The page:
We visited two more ancient hill towns the same day we went to Monteriggioni, and I just hope I have them straight as far as my pictures go. If I don't, I hope DH will straighten me out.
The second town was Radda, a walled city and the third was Volterra, the place to buy alabaster. The photographs are primarily of things I found lovely (what a surprise!).
The next three belong in my "Shadows, Light, and Dark" collection.
Fascinating roof lines and towers are common in all the lovely towns we visited, but sometimes when they all come together in one photograph, well, it's just special. In this one there's the pattern on the underside of the roof on the right as it lead the eye to the tower peeking above another roof. Then the two towers one in front of the other. The one in front a lancet window, and, is that a door? Slide down the angled roof to enjoy the stubby (by comparison, any way) tower on the left with its unique windows. Then pull back to appreciate how all are linked by the lower roofs. So neat!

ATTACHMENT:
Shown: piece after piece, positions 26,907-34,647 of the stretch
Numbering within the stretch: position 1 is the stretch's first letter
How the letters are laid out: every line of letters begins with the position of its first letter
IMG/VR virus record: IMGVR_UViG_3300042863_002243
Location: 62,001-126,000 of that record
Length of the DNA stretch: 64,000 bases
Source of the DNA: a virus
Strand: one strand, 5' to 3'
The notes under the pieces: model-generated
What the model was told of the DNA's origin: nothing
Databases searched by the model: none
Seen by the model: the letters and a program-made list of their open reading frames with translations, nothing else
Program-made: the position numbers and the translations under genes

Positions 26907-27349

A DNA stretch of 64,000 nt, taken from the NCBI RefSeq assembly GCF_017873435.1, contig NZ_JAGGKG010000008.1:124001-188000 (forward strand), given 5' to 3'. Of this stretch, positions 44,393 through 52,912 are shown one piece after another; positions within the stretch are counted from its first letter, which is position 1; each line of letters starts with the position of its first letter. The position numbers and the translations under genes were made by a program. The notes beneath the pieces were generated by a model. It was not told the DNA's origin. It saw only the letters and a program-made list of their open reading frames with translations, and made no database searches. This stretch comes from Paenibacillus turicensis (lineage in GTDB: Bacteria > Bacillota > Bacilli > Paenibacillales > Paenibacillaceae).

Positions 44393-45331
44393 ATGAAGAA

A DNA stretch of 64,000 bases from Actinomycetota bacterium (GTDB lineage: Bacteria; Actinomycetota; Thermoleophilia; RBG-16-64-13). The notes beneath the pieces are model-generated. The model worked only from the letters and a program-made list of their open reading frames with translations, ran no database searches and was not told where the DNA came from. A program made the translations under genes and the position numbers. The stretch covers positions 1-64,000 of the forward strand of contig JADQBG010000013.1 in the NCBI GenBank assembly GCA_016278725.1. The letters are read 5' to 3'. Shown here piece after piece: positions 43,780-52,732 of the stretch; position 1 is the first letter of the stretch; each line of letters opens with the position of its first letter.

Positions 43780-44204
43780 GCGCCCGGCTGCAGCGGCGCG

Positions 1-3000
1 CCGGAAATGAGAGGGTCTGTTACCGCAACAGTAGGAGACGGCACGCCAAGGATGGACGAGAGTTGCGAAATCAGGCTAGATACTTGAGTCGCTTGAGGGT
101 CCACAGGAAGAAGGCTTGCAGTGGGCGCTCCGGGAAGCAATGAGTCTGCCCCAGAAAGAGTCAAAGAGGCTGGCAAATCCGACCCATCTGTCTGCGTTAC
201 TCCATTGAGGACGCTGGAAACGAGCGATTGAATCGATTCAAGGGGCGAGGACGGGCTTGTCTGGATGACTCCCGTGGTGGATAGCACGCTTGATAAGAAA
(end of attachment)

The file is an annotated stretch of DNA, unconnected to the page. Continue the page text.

Then a tower with all types of textural interest. Wonder why they included all the intriguingly regularly space empty spaces and stones or metal protuberances? Was it, as I like to think, because it adds beauty to an otherwise rather plain facade?
It was also the time of year when the ivy changes to its fall red.
Wonder what the history of this building is?
This may look like the view of Radda from a tower, but it isn't. This is a model!
My current favorite laundry photograph!
Gorgeous, smooth red doors in such a rough wall!
A close-up view from the town; the trees that surround every building here makes me embarrassed to think of all our new developments where the builders flatten the land, scrape all the topsoil off, and remove every tree. I've said that before, haven't I.
Another looking straight up to enjoy the windows and those two holes?
Oh, those clouds!
And this gate in Volterra? It has great significance as the inhabitants of the town were ordered by the occupying Germans to raze it and use the stones as a barrier against the American/English forces. Those inhabitants were mainly women, children, and elderly men who had to take this gate apart with their hands and brute strength. The bronze plaque commemorates that event.
More pictures of the town and churches:
By now you may have noticed that our tour took place in late afternoon. After it was over we stopped for supper and then scurried to get a cab to our hotel.
Included in our tour was this view of the Roman ruins (which were built on the top of even older Etruscan ruins).
Now this was a really speedy and possibly not very informative visit to two very interesting and lovely towns. But we still have many places to see so I do have to hurry on.